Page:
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Taloi Havini: Reclaiming Space and History Latest Ocula Conversation
In Partnership with Artspace Sydney
Taloi Havini: Reclaiming Space and History By Ruth McDougall, Sydney

Artist Taloi Havini and Ruth McDougall, curator of Pacific art at Queensland Art Gallery and Gallery of Modern Art, discuss Havini's first Australian solo exhibition, Reclamation .

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Sydney Biennale Connects Here with Everywhere Latest Ocula Report Sydney Biennale Connects Here with Everywhere By Soo-Min Shim, Sydney

'This year's Biennale of Sydney seems like a corrective,' writes Soo-Min Shim, 'prioritising autonomy in an international exhibition format that has all too often omitted or sidelined First Nations artists.'

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Hell is a Place on Earth: P·P·O·W Looks to History in Context of Covid-19 Ocula Insight Hell is a Place on Earth: P·P·O·W Looks to History in Context of Covid-19 By Stephanie Bailey, London

In the United States, parallels have been drawn between the HIV/AIDS crisis and what is unfolding with Covid-19. These connections feed into P·P·O·W's online exhibition, Hell is a Place on Earth. Heaven is a Place in Your Head .

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HomePage Artists

b. 1978, Turkey

Yesim Akdeniz Biography

Yesim Akdeniz paints fictive landscapes and interiors sparsely populated with a considered selection of objects and figures that have been severed from their original or natural settings.  The participants depicted in the  foreground are an esoteric ensemble that span from actors to recognisable elements from the films of Pier Paolo Pasolini’s, from George Ivanovich Gurdjieff’s esoteric vision of the development of man to much more prosaic household objects. The paintings are not portrayals of reality nor do they tell a story in a linier fashion, instead, with juxtaposed elements arranged in the foreground, they are reminiscent of stills from a film set or theatrical production.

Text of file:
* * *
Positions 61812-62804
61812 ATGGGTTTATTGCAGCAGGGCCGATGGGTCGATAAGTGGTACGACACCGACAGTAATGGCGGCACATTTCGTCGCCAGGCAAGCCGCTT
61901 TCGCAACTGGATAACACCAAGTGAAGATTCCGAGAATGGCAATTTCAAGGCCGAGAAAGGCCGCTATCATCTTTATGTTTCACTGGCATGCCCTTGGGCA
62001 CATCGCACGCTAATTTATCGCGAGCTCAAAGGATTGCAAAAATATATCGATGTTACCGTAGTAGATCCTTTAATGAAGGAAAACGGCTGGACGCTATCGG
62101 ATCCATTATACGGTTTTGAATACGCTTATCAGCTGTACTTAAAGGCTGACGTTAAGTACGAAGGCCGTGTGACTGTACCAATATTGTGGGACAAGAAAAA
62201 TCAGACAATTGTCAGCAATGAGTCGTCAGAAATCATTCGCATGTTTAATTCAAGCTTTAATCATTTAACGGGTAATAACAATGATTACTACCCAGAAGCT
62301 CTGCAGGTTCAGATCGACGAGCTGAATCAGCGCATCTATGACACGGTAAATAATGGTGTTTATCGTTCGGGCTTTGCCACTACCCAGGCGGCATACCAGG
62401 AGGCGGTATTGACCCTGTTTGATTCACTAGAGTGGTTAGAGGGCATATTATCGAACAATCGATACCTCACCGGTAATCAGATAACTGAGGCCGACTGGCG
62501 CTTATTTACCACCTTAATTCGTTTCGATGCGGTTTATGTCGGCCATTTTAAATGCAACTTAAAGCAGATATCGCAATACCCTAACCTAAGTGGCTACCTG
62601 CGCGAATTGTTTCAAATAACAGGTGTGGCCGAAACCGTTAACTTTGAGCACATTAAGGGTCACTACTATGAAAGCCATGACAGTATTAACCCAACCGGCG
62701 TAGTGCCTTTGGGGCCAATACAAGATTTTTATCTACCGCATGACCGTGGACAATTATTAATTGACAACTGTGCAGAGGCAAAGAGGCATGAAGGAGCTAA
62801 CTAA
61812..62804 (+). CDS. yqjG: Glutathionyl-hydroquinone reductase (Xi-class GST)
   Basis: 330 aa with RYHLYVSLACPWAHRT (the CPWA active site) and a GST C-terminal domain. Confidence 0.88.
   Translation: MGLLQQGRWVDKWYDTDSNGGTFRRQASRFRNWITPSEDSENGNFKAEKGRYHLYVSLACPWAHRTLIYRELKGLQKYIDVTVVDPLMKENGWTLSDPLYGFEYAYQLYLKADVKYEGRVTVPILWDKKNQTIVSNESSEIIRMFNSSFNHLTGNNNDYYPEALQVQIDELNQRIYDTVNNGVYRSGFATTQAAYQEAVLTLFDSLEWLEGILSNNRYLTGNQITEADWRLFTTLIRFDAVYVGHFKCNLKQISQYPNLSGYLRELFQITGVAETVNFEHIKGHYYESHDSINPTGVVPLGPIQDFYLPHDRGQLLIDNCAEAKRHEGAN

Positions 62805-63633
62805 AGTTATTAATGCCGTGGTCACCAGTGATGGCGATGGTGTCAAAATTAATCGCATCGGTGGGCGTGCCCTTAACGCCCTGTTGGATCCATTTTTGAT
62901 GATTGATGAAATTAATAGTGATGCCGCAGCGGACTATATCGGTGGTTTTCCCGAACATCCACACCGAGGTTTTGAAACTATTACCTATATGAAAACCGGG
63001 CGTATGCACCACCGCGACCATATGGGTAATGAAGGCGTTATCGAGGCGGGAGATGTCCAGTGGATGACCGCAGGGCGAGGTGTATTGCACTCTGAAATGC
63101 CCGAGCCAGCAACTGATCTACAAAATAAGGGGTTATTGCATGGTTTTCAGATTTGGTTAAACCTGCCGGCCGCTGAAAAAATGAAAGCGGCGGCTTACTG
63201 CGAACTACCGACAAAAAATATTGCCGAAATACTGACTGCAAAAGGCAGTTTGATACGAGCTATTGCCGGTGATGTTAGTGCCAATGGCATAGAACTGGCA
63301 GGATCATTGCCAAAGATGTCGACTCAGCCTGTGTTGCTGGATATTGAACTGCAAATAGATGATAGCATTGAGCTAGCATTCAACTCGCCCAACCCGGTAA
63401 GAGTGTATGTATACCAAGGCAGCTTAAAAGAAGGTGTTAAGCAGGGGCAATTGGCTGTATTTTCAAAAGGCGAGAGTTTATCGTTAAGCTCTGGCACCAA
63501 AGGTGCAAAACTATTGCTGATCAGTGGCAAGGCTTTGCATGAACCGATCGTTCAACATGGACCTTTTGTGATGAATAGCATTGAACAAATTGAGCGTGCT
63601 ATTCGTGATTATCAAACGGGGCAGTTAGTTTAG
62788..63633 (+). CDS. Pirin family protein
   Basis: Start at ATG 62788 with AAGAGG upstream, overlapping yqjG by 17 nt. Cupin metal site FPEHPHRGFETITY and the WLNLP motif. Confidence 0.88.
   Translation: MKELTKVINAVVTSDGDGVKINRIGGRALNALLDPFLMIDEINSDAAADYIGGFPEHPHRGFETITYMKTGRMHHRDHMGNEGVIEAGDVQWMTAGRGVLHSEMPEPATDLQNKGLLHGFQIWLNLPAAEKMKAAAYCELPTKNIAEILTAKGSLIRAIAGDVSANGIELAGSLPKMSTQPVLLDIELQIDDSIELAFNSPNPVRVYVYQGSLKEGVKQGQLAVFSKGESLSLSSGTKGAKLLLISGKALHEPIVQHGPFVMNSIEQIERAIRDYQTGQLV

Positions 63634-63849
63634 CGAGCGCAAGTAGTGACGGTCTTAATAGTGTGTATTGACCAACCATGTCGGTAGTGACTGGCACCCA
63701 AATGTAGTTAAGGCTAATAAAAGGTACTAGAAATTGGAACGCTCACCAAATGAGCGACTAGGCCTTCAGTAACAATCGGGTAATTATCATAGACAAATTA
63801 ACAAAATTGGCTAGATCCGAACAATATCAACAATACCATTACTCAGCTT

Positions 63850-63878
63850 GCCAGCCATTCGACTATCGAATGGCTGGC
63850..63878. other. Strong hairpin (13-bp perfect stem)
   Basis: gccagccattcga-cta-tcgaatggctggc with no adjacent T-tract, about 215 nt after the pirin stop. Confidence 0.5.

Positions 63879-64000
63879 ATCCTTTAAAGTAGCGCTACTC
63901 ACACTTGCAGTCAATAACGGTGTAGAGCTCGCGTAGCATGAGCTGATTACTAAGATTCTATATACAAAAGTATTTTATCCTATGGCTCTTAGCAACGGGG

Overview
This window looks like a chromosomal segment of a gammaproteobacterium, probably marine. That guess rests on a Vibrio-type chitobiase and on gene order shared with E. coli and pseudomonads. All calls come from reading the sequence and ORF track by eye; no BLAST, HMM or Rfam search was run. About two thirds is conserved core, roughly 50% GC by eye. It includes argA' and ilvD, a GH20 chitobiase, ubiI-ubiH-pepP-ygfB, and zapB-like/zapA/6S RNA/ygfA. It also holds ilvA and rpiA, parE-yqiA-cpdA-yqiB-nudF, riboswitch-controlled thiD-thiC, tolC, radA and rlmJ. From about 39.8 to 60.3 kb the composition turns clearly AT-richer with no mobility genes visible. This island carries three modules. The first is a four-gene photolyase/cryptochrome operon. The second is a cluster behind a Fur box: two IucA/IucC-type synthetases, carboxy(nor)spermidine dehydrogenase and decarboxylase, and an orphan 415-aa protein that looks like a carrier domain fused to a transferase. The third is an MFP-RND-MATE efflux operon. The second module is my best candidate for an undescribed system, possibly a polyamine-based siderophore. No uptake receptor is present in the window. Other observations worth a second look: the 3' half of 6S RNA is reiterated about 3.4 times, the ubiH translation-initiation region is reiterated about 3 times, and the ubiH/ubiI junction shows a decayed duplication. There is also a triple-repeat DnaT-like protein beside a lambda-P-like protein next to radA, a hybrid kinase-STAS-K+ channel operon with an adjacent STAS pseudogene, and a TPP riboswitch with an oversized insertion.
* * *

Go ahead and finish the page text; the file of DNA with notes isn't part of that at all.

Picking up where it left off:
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Akdeniz’s use of visually distorted pictorial spaces, decontextualized subjects, a muted palette, and the prevalence of smooth and undetailed surfaces evokes the work of Italian proto-surrealist painter Giorgio De-Chirico.  Her subjects’ become symbols or reference points sown together to create a montage scene of references to contemporary culture. In Mr Jung and Me #1 [2014], a leopard, possibly stuffed possibly alive, balances on a log that is balanced on a table, while a partially concealed female peers at the viewer from behind a curtain. In Latent #1 [2013] two barely clothed women sit at a table in a cramped room, one slouched one upright but both looking directly at the viewer, while a conspicuously stiff and lifeless pair or legs protrude from behind them.  These enigmatic compositions of cryptic visual language are open to be deciphered by attentive viewers who can unpick their points of reference.

Akdeniz’s paintings are visually striking yet she describes herself as a conceptual painter due to the important role of analysis within her work as well as her creation of painting series that are interlinked by an underlying concept. By creating connections and associations through these juxtapositions and tracing connections between elements not normally connected, she creates moments of difficulty for her audience when understanding stops and thinking and knowledge meet a challenge.

Text courtesy Pi Artworks.

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